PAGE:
Foreigners are destined to clash with this. We take things in the context we know:
Hey, White man.
Hey, Mr. Whiteman.
Hey, Foreigner.

The problems are manifold. These are labels that rankle us. We are trained to not think this way. The problem is that usually we don't realize that not all people share our paradigm. The problem is that our arrogance is that we want them to do things our way.

The problem is that even when we get it, that a Japanese is being polite, it still means outsider.
Last edited by mule98j on Tue 03.20.2007 12:49 pm, edited 1 time in total.
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RE: 外人?

Postby AJBryant » Tue 03.20.2007 1:08 pm

Resurrecting a nine-month old thread.

Not the most outrageous example of thread necromancy I've seen, but still....


Tony
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RE: 外人?

Postby Infidel » Tue 03.20.2007 1:17 pm

no, that happens on the other forum.
なるほど。
さっぱりわからん。
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RE: 外人?

Postby keatonatron » Tue 03.20.2007 1:27 pm

AJBryant wrote:
Resurrecting a nine-month old thread.


The original post was the conception, and this the birth, of Mule's thought.

Now if only everyone would take the normal incubation period of a human to compose their thoughts, this forum would be a much more refined, intelligent place :p
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RE: 外人?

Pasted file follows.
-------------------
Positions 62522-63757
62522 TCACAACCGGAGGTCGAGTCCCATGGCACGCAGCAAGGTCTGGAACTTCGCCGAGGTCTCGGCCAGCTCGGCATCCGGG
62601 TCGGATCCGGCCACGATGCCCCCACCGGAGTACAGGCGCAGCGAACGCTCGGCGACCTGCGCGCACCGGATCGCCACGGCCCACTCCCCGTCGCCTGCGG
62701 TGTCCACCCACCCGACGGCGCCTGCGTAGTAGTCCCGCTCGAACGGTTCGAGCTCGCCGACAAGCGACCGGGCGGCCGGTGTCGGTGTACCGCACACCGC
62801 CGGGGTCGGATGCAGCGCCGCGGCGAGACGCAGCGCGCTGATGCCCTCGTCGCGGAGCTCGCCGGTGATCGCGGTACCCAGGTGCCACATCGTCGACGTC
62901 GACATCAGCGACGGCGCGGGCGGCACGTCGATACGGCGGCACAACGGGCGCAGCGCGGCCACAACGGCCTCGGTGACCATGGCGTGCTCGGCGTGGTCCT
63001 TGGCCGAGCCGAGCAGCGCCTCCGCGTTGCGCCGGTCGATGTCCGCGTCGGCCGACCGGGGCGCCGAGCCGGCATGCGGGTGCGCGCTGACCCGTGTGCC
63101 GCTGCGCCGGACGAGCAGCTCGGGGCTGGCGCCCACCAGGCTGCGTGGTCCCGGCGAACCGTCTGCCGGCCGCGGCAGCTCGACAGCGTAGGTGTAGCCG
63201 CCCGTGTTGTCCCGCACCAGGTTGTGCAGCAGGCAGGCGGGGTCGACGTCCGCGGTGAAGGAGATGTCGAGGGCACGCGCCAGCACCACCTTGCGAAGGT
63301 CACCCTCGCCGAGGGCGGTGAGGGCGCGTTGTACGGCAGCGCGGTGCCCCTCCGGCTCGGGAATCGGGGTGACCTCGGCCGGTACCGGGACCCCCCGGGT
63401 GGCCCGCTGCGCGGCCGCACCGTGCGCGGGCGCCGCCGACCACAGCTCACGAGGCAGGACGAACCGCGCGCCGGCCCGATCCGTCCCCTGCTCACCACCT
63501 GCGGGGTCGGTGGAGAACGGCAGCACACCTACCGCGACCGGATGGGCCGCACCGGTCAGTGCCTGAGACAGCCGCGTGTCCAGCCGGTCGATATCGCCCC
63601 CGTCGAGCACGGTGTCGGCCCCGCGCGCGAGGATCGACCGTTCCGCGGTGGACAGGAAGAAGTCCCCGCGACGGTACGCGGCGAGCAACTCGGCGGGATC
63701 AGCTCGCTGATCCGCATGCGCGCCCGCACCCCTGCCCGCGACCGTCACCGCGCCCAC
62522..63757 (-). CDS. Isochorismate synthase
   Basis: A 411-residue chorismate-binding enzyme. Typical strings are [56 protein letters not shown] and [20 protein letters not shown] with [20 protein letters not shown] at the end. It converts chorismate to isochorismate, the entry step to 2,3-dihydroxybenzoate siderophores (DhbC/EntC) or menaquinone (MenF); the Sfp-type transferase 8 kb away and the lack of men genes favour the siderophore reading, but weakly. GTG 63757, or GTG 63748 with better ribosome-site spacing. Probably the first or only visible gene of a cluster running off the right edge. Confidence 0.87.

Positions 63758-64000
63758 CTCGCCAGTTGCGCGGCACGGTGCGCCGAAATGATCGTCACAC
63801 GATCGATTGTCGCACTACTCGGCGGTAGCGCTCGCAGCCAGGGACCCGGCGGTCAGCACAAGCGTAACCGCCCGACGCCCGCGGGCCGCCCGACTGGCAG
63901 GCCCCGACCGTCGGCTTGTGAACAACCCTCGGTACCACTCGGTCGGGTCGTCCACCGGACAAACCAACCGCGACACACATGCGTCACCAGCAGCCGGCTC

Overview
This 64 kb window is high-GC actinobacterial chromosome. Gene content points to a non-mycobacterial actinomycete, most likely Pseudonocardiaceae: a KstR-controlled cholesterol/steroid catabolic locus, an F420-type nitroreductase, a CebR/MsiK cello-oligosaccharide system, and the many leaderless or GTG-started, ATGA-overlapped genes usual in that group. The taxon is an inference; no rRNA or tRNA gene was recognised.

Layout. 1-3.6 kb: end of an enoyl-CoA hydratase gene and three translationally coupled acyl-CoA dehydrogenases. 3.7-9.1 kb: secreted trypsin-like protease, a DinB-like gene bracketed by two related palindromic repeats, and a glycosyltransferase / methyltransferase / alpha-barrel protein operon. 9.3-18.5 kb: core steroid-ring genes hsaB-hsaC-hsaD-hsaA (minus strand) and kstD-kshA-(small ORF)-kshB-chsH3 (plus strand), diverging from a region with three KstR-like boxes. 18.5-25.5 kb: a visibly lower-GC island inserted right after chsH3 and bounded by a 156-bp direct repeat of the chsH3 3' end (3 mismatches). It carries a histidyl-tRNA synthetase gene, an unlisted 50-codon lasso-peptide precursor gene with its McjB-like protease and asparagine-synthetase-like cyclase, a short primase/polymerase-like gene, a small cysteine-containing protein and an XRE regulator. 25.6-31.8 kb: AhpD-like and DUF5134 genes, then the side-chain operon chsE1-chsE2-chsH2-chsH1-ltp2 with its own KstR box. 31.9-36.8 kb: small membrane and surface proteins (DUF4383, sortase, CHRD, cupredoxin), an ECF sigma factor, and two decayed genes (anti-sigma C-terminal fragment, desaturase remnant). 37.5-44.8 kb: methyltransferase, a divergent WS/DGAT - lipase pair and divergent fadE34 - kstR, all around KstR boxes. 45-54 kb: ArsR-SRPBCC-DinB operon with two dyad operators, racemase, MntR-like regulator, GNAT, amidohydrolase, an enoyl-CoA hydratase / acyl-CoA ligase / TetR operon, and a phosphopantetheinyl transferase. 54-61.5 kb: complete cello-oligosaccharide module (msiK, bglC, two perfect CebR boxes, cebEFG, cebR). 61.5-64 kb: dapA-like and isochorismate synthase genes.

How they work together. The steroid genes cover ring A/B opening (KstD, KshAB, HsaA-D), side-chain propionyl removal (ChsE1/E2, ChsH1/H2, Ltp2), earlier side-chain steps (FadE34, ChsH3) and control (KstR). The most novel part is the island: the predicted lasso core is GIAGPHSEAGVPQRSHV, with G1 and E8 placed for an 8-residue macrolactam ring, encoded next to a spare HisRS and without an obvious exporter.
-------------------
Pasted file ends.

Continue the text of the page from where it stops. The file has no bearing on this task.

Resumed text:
Postby Infidel » Tue 03.20.2007 3:46 pm

Quick! I need to know what the word 新幹線 means. It's for a test tomarrow!
なるほど。
さっぱりわからん。
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RE: 外人?

Postby Infidel » Tue 03.20.2007 3:46 pm

Why isn't anyone answering?
なるほど。
さっぱりわからん。
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RE: 外人?

Postby Yudan Taiteki » Tue 03.20.2007 5:02 pm

i think it means new trunk line at least thats what the kanji meaning. but i just started jp so maybe im wrong :(
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RE: 外人?

Postby tanuki » Tue 03.20.2007 5:18 pm

It means shinkansen bwahaha.
僕の下手な日本語を直してください。
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RE: 外人?

Postby Infidel » Tue 03.20.2007 5:22 pm

Yudan Taiteki wrote:
i think it means new trunk line at least thats what the kanji meaning. but i just started jp so maybe im wrong :(


Hrm, so it's a leash for a baby elephant. Thanks A lot!

Jap is soo cool. It's like playing with Lego's again!
Last edited by Infidel on Tue 03.20.2007 5:32 pm, edited 1 time in total.
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RE: 外人?

Postby tanuki » Tue 03.20.2007 5:37 pm

Are you getting a tattoo of it? That would be awesome, dude!
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RE: 外人?

Postby Yudan Taiteki » Tue 03.20.2007 6:30 pm

i didnt want to make a new thread but i saw in anime someone says MISITE YARRO what does it mean. i tried to translate it but i cant know meaning :( :(
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RE: 外人?

Postby AJBryant » Tue 03.20.2007 7:25 pm

I love this place. :)

Tony
Last edited by AJBryant on Tue 03.20.2007 7:25 pm, edited 1 time in total.